Story Circles were pioneered by the great artist and ancestor John O’ Neal, along with his cohorts Doris Derby and Gilbert Moses of the Free Southern Theater (FST). In the early 1960s, they moved into the Desire Housing Projects in New Orleans with the hope of bringing social justice oriented theater to the working class — Black people of New Orleans. Because impoverishment kept so many Black folks from directly engaging in the Civil Rights Movement or the arts through theater, John and his cohorts chose to bring both to the people. They used Story Circles to gather the narratives of everyday people and turn them into theater to give back to the people. The process is simple but powerful, minimalist but extremely effective.
- Ground Rules — Facilitator provides ground rules.
- Timing — A story should be no more than three minutes.
- Right to pass — All are encouraged to tell a story, but has the right to pass.
- Stories only — The story must be a story with a beginning, middle, and end. No explaining, proselytizing, or pontificating. All can be released through simply telling your story.
- One Mic — No (cross) talking or questioning during storytelling. There will be a designated time for that afterwards.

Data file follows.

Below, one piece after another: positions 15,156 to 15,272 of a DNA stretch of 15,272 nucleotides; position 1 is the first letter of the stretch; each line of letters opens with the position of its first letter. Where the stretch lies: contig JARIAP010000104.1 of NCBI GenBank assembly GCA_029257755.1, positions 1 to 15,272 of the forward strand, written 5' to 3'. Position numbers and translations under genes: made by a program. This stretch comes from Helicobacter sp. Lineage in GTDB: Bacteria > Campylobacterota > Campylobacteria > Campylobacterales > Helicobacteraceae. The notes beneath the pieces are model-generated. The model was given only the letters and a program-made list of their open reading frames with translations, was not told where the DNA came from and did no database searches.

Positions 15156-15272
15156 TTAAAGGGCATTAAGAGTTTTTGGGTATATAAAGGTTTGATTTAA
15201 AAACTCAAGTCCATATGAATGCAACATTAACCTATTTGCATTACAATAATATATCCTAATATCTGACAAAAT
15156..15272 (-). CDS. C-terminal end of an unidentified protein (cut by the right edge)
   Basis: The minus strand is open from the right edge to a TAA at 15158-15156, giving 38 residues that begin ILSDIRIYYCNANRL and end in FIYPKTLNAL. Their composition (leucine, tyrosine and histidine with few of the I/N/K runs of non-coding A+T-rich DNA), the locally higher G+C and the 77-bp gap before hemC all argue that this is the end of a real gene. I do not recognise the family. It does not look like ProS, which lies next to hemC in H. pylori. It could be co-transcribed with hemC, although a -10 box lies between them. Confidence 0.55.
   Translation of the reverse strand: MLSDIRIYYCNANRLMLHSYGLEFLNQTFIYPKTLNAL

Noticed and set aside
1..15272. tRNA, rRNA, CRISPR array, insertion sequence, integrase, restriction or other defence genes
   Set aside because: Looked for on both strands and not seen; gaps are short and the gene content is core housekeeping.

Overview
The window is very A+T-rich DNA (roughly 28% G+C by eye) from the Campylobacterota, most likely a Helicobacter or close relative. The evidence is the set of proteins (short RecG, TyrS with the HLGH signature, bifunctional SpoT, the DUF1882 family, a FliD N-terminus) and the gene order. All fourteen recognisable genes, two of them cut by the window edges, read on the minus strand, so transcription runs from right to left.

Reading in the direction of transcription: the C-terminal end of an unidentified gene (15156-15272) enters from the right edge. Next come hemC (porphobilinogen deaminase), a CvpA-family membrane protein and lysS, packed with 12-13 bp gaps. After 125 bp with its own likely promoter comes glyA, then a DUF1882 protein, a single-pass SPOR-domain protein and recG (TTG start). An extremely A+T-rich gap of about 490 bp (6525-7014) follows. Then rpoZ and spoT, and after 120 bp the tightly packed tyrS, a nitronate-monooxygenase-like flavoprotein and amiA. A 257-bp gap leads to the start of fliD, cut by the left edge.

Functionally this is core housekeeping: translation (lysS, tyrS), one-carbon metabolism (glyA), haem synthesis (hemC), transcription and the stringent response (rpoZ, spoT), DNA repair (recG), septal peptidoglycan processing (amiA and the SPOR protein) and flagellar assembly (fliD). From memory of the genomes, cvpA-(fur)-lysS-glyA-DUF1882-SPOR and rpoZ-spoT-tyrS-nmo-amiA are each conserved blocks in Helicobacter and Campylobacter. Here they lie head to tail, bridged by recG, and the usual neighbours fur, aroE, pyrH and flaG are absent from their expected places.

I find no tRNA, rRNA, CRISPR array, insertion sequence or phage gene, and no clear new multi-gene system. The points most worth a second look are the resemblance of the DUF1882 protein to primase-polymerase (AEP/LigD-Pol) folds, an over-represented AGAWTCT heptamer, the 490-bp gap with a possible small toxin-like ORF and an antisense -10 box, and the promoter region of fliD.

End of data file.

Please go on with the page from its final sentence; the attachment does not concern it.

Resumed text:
- Demo — Facilitator provides a prompt and an example of their own story: (Tell me about a time when… e.g. when you felt like your voice was silenced).
- Grouping — Divides group of participants into groups of three or four to tell their stories.
- Story time — 3 mins per person + 10 minutes for discussion.
- Once all stories are shared, utilize mirrors and windows to share what resonated and/or any new information about each story.
- Group Discussion (10 minutes) — Did anyone have a mirror or window? Learn something new? How might this experience inform the conversation moving forward?
- Collective breathe — Facilitator closes out with a collective breath inviting storytellers to inhale all they wish to retain and exhale all they wish to release.
This exercise can be tailored for specific subjects.